Every single time that I hear some older person calling young people “snowflakes” I go into a slow burning rage inside my head. It is an epithet invented to cast aspersions on the thinking of teens and twenty somethings who hold progressive points of view. The idea is that the youngsters are so fragile that they simply can’t bear critiques or differing ideologies. The insinuation is that they are silly, close minded and of little substance.
While there may very well be some young folk who are a bit spoiled and unwilling or unable to accept philosophies that run counter to theirs, the truth is that there are also middle aged individuals of more conservative bent who have the same trouble. Some of them are actually in high political positions and they often tweet their discontent. For the most part, however, I find the current crop of young men and women to be exceedingly hard working, earnest and determined to make a very positive difference in the world. The fact that they are a bit more liberal than their more aged counterparts has little to do with their level of courage or good intent.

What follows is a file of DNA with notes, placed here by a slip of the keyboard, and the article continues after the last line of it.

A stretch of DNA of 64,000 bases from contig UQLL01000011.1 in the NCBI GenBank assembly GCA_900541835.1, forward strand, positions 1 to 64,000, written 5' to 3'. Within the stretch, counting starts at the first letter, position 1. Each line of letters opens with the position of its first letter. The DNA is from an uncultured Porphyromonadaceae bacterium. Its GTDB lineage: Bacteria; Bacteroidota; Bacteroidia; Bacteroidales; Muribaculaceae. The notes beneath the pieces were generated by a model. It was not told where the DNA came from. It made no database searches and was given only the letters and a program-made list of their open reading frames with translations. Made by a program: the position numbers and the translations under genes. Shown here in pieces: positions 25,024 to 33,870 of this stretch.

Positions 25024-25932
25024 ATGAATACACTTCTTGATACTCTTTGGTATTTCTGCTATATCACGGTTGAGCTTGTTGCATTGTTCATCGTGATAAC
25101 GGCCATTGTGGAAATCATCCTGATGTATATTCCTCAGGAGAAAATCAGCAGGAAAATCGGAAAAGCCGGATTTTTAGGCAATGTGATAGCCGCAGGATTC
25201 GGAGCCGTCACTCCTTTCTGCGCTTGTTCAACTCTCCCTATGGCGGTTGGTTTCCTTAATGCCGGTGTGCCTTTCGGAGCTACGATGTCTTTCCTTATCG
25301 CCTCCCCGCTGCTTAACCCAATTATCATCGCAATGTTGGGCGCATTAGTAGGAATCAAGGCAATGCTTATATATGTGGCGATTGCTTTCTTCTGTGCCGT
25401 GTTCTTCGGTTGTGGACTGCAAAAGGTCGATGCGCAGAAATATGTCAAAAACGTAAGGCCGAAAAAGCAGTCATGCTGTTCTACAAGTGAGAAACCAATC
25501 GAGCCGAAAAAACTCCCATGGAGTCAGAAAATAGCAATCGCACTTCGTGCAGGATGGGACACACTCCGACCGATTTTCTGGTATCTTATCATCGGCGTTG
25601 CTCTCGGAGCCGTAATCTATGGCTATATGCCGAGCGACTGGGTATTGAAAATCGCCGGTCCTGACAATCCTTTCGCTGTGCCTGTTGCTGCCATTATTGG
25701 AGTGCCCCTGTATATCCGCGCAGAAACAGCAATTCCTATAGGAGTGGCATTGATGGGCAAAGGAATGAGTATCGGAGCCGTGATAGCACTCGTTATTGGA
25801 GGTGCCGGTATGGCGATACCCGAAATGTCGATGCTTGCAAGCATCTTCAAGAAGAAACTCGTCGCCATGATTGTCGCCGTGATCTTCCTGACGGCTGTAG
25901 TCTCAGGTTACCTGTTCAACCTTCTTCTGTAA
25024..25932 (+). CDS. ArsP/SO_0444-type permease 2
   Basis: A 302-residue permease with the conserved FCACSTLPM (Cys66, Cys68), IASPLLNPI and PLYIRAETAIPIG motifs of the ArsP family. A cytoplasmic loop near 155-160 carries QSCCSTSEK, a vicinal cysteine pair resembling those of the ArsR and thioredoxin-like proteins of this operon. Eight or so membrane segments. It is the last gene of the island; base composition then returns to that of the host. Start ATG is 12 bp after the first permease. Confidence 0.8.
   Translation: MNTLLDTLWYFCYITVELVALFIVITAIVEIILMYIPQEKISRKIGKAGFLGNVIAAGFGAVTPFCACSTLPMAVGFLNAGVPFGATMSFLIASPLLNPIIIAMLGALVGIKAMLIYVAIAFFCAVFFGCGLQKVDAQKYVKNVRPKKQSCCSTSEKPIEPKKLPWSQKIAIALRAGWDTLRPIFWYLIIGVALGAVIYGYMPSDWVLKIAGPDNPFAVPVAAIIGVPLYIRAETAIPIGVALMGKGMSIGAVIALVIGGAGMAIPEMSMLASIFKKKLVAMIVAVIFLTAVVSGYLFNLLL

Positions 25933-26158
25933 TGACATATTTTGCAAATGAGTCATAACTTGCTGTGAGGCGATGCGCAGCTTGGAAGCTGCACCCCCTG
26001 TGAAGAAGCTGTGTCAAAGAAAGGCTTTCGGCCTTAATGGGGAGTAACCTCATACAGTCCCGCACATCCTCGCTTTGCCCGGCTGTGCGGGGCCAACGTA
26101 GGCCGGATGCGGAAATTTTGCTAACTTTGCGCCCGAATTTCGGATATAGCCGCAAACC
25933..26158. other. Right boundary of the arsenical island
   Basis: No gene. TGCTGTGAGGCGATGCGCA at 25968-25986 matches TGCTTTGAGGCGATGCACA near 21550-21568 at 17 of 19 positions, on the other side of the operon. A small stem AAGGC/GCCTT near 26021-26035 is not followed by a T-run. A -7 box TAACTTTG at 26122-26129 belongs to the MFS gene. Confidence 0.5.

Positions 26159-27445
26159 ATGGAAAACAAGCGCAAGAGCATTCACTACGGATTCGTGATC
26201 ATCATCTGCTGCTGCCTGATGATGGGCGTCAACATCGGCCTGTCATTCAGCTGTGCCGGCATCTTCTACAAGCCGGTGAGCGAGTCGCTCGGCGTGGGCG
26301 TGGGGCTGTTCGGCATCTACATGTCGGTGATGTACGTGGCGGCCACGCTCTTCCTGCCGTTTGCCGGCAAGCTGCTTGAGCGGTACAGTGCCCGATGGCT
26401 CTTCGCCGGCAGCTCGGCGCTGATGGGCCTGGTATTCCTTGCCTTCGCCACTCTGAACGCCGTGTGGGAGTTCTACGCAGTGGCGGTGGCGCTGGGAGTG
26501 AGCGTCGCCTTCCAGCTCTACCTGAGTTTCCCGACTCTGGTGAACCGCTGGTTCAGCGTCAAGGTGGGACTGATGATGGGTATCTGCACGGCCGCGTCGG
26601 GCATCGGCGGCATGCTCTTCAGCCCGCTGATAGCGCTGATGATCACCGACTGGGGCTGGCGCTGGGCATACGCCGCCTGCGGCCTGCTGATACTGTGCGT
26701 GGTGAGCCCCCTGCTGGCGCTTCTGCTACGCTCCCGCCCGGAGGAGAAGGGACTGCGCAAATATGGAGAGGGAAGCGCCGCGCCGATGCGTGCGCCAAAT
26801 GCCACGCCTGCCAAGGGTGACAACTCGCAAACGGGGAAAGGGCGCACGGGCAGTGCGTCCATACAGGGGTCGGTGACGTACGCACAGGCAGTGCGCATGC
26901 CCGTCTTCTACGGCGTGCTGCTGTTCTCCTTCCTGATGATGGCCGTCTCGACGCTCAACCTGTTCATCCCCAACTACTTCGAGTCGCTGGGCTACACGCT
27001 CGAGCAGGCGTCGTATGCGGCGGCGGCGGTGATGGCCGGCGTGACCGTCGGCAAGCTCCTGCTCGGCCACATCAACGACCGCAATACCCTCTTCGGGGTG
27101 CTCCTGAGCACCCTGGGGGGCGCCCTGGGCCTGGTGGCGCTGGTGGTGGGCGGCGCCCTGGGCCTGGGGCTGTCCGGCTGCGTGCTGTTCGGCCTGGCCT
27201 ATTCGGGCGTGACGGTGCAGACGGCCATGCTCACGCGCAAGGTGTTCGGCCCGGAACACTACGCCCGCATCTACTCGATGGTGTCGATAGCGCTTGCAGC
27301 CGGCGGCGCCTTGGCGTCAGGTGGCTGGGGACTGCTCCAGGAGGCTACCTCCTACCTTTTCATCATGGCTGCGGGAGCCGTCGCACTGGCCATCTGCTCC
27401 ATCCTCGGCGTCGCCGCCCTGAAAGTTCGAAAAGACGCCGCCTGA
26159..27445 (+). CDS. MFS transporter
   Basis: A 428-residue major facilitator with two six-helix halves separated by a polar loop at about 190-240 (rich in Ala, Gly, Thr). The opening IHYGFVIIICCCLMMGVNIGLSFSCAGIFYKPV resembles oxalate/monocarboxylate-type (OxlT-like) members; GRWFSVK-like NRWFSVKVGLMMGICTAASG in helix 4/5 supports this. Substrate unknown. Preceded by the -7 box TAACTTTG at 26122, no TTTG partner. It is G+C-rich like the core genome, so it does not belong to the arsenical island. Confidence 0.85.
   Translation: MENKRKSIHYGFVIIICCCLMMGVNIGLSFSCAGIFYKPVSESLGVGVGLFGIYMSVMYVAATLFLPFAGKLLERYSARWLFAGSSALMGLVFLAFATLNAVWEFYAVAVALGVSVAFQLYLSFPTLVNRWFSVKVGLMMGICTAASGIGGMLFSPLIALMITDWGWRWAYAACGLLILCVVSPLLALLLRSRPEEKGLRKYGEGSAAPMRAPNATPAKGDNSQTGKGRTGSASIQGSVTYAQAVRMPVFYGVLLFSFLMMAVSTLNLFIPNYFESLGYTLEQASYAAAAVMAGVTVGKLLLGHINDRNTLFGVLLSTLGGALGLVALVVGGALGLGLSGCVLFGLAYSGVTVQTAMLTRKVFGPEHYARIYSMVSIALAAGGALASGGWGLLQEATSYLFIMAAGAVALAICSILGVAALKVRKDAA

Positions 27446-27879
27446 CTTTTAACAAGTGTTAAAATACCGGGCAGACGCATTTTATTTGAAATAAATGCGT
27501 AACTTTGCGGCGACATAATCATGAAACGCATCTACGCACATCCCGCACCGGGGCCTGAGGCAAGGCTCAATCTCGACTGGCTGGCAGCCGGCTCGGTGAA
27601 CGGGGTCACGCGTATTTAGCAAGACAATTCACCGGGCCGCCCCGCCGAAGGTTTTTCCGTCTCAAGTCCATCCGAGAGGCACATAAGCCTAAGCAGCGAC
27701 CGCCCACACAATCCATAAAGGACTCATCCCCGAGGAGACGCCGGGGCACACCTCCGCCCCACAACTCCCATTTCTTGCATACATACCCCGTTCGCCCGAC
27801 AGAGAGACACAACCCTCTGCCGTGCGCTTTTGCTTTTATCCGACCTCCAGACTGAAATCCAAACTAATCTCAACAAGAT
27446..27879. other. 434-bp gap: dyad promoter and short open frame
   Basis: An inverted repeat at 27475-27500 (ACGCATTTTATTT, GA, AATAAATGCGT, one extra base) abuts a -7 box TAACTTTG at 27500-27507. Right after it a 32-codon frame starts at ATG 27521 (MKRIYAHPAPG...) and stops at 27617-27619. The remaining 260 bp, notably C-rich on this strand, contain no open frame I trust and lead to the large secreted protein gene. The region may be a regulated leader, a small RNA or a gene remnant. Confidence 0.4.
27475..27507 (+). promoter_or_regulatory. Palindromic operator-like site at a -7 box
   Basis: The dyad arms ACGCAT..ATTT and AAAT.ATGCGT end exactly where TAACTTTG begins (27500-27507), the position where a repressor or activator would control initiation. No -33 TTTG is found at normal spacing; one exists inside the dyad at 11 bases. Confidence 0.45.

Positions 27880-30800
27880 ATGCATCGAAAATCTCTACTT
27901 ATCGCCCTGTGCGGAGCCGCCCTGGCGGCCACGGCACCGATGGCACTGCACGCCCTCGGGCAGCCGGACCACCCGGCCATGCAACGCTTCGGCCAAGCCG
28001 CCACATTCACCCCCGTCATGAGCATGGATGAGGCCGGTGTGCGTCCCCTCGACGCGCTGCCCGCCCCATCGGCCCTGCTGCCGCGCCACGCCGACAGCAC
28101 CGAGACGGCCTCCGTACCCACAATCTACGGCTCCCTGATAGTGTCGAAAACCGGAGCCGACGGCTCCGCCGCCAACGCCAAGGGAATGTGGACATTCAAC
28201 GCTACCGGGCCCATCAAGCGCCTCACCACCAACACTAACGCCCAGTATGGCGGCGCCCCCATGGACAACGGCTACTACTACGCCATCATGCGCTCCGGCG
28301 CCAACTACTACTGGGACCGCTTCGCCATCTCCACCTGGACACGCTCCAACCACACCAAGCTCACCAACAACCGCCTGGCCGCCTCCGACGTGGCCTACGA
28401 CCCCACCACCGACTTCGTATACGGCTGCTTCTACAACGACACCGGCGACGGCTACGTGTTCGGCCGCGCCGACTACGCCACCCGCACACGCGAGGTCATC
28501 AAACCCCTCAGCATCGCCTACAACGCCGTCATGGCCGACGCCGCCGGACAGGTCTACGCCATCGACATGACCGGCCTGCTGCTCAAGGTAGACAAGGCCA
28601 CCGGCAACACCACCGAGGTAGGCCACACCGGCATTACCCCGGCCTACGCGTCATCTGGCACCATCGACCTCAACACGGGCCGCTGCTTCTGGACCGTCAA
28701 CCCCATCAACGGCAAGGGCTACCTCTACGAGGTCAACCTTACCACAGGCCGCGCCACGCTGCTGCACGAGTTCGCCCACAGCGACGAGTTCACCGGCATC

It has long been a trend for young adults to be on a kind of search for truth and meaning in their world. It is in their natures to question the status quo and seek changes that they deem to be fair and more just.
Socrates once said, “The children now love luxury. They have bad manners, contempt for authority: they show disrespect for elders and love chatter in places of exercise.” This of course was noted about four hundred years before Christ walked on the earth, and I find it remarkable how it might have been said last week by some pundit making observations about today’s kids. In fact there are many such quotes that are part of our discussions of the young versus the old in political matters. We’ve all heard the quote, “If you are not a liberal at twenty five, you have no heart. If you are not a conservative at thirty five you have no brain.” It is a bit audacious in its sweeping assumptions, but we laugh at it because it bears a grain of truth. Indeed we often become more cautious as we grow older, but that does not make us wiser or more righteous. Thus, I find it beneficial to show more respect to the thinking of our younger generation than we generally do.
In 1776, when our Founding Fathers signed the Declaration of Independence their average age was forty four. That being said more than a dozen of them were younger than thirty five and among those some were still teenagers. In fact, the American Revolution as with all such sweeping changes was much more of a young man’s cause than that of older men. James Madison was only twenty five when he penned his name on the Declaration of Independence and the current hero on Broadway, Alexander Hamilton, was a mere twenty one. Young adults are more often than not as passionately concerned about the world as those thought to be more mature.